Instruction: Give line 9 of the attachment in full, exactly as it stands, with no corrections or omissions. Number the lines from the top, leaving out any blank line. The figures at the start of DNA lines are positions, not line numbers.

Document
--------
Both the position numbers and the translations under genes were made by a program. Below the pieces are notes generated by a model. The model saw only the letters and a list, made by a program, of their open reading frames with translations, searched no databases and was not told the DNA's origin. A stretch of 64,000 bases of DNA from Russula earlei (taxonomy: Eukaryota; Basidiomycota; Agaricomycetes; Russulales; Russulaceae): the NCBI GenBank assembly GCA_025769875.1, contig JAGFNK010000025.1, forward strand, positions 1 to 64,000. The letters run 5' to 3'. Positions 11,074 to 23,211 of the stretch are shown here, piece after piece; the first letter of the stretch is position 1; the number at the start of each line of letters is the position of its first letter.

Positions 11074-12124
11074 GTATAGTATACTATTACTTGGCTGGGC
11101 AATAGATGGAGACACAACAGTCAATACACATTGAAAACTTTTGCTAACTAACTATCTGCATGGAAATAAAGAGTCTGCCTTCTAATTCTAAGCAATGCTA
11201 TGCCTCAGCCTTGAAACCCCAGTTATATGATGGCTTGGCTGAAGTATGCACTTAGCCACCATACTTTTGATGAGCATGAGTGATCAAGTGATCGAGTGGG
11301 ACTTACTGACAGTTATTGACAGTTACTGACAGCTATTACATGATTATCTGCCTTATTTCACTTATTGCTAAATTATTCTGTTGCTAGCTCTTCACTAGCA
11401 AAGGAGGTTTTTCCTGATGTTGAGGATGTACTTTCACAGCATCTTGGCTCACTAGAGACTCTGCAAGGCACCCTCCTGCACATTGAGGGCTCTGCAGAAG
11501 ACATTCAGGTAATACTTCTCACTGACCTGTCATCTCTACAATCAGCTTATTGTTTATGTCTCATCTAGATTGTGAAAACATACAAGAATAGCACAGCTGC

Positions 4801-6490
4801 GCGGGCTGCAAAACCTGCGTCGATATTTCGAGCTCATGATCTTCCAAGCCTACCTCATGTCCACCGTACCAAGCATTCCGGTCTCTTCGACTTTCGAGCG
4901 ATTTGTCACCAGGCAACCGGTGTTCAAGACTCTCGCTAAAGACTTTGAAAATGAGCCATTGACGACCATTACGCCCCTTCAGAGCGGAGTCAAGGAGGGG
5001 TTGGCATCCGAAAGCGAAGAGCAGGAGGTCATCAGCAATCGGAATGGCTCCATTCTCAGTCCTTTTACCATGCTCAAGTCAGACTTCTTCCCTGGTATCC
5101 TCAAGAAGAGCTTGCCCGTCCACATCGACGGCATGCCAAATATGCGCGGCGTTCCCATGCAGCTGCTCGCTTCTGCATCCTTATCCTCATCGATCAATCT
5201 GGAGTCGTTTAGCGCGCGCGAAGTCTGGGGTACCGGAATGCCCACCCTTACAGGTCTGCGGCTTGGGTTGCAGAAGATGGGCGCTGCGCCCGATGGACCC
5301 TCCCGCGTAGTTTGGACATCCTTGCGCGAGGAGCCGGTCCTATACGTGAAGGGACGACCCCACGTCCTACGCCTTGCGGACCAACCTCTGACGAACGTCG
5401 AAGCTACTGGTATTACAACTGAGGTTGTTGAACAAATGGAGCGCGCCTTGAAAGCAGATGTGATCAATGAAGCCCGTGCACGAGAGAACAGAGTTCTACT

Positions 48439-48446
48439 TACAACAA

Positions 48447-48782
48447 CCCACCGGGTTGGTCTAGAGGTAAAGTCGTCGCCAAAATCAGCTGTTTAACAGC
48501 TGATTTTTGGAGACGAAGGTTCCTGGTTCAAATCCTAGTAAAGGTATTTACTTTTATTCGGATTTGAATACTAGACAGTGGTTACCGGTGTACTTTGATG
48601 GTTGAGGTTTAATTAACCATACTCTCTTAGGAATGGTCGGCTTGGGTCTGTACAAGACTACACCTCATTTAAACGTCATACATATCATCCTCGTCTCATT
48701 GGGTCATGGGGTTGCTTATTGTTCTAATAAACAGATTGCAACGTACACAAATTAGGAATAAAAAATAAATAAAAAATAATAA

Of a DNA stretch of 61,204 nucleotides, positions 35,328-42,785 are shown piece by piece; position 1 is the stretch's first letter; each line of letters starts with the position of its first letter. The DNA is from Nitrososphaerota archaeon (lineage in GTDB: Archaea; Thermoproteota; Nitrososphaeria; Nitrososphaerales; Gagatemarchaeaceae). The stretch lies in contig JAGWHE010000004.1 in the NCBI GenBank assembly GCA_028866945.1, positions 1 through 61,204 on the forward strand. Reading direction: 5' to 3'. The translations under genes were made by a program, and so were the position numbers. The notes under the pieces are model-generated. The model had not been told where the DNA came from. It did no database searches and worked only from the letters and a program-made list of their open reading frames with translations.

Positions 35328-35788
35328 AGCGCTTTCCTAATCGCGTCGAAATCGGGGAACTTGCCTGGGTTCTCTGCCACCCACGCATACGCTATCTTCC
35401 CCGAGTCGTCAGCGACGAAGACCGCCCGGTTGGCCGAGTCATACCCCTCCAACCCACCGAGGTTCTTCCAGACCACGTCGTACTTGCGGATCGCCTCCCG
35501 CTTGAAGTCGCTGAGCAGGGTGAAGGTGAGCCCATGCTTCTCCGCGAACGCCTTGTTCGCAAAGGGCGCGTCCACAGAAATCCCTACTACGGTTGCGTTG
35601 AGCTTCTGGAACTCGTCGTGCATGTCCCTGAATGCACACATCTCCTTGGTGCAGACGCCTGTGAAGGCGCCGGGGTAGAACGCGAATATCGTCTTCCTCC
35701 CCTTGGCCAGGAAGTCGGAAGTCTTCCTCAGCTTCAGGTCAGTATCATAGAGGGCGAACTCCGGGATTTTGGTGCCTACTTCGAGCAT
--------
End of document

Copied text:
Positions 4801-6490